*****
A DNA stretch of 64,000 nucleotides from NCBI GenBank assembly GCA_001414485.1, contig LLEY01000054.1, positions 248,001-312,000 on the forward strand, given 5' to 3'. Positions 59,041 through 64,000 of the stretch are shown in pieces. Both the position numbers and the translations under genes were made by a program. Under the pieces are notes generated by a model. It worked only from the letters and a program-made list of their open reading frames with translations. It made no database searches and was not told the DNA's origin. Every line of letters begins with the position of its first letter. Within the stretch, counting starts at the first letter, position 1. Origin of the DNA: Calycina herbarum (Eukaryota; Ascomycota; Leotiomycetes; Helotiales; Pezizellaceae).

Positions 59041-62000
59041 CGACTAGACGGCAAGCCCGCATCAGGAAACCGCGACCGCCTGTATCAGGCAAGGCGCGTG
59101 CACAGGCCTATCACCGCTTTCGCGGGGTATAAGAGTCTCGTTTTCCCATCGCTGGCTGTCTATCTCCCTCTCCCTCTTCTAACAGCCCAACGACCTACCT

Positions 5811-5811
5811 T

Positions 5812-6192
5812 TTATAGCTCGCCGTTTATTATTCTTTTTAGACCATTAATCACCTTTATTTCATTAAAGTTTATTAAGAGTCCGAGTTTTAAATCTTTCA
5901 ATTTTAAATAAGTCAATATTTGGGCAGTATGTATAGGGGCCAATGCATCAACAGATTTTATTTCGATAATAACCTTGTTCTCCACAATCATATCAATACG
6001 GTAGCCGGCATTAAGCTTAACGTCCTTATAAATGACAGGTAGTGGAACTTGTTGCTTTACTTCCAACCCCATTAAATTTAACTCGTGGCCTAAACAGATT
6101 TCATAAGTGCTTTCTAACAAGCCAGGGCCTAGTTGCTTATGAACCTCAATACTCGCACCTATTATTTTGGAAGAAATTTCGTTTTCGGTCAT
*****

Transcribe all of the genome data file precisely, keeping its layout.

A DNA stretch of 64,000 nucleotides from NCBI GenBank assembly GCA_001414485.1, contig LLEY01000054.1, positions 248,001-312,000 on the forward strand, given 5' to 3'. Positions 59,041 through 64,000 of the stretch are shown in pieces. Both the position numbers and the translations under genes were made by a program. Under the pieces are notes generated by a model. It worked only from the letters and a program-made list of their open reading frames with translations. It made no database searches and was not told the DNA's origin. Every line of letters begins with the position of its first letter. Within the stretch, counting starts at the first letter, position 1. Origin of the DNA: Calycina herbarum (Eukaryota; Ascomycota; Leotiomycetes; Helotiales; Pezizellaceae).

Positions 59041-62000
59041 CGACTAGACGGCAAGCCCGCATCAGGAAACCGCGACCGCCTGTATCAGGCAAGGCGCGTG
59101 CACAGGCCTATCACCGCTTTCGCGGGGTATAAGAGTCTCGTTTTCCCATCGCTGGCTGTCTATCTCCCTCTCCCTCTTCTAACAGCCCAACGACCTACCT

Positions 5811-5811
5811 T

Positions 5812-6192
5812 TTATAGCTCGCCGTTTATTATTCTTTTTAGACCATTAATCACCTTTATTTCATTAAAGTTTATTAAGAGTCCGAGTTTTAAATCTTTCA
5901 ATTTTAAATAAGTCAATATTTGGGCAGTATGTATAGGGGCCAATGCATCAACAGATTTTATTTCGATAATAACCTTGTTCTCCACAATCATATCAATACG
6001 GTAGCCGGCATTAAGCTTAACGTCCTTATAAATGACAGGTAGTGGAACTTGTTGCTTTACTTCCAACCCCATTAAATTTAACTCGTGGCCTAAACAGATT
6101 TCATAAGTGCTTTCTAACAAGCCAGGGCCTAGTTGCTTATGAACCTCAATACTCGCACCTATTATTTTGGAAGAAATTTCGTTTTCGGTCAT